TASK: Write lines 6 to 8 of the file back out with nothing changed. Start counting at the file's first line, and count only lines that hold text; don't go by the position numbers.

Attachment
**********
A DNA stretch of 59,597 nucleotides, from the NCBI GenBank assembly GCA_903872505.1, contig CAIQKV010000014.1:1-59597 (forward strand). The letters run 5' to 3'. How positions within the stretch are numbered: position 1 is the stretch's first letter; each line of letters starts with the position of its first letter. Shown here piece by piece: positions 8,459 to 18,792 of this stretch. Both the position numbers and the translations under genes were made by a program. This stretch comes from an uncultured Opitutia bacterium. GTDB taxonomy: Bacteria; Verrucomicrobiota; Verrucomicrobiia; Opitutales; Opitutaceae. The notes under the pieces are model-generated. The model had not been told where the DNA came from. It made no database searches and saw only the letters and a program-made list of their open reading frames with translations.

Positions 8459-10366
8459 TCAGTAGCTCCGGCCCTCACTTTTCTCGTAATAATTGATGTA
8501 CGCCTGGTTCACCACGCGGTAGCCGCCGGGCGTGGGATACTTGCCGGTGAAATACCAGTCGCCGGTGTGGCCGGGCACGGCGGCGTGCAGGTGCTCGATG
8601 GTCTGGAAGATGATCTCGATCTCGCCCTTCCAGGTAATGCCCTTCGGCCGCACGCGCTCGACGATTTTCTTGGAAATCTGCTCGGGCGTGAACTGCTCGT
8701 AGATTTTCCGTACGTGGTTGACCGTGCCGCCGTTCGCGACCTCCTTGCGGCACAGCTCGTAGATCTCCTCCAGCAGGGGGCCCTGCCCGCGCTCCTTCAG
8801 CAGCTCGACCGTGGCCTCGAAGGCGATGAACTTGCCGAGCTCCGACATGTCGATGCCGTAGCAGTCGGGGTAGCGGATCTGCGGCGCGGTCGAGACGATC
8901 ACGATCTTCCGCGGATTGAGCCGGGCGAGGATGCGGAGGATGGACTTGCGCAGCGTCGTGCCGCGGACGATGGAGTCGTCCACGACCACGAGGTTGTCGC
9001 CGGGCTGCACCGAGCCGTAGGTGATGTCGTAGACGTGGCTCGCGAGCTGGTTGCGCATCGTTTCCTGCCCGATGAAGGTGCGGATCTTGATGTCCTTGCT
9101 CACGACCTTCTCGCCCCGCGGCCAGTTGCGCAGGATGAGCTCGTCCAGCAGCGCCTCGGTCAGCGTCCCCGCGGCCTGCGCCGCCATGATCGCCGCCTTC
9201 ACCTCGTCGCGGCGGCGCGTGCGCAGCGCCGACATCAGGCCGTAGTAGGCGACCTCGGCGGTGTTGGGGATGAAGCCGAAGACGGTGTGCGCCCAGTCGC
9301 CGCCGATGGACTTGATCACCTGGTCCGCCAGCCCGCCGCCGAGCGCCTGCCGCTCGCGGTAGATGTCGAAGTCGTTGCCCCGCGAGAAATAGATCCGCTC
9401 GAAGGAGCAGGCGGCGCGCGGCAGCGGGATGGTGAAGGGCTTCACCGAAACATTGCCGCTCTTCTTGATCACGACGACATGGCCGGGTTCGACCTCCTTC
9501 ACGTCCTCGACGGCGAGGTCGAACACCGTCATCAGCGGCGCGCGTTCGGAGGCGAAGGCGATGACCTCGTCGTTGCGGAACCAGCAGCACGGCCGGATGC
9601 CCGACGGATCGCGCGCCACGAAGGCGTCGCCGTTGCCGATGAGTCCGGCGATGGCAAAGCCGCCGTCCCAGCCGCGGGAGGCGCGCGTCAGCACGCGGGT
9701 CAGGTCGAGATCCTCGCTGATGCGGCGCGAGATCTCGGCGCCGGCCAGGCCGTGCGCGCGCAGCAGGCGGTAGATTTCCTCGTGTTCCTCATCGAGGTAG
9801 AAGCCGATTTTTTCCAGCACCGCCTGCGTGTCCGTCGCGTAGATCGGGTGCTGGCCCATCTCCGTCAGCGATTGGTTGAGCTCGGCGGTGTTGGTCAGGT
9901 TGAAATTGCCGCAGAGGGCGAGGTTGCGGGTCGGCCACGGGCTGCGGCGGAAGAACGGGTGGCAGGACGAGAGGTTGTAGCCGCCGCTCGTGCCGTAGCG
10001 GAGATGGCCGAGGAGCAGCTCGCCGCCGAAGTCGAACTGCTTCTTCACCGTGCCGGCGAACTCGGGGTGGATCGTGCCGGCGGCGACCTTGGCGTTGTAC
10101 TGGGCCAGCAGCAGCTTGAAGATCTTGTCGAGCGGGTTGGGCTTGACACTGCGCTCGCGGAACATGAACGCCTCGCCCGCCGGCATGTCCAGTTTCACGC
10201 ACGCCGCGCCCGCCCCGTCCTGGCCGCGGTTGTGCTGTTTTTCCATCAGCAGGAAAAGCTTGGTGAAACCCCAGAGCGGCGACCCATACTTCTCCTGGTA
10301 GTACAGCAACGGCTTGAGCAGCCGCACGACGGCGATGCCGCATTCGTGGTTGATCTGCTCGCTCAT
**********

8701 AGATTTTCCGTACGTGGTTGACCGTGCCGCCGTTCGCGACCTCCTTGCGGCACAGCTCGTAGATCTCCTCCAGCAGGGGGCCCTGCCCGCGCTCCTTCAG
8801 CAGCTCGACCGTGGCCTCGAAGGCGATGAACTTGCCGAGCTCCGACATGTCGATGCCGTAGCAGTCGGGGTAGCGGATCTGCGGCGCGGTCGAGACGATC
8901 ACGATCTTCCGCGGATTGAGCCGGGCGAGGATGCGGAGGATGGACTTGCGCAGCGTCGTGCCGCGGACGATGGAGTCGTCCACGACCACGAGGTTGTCGC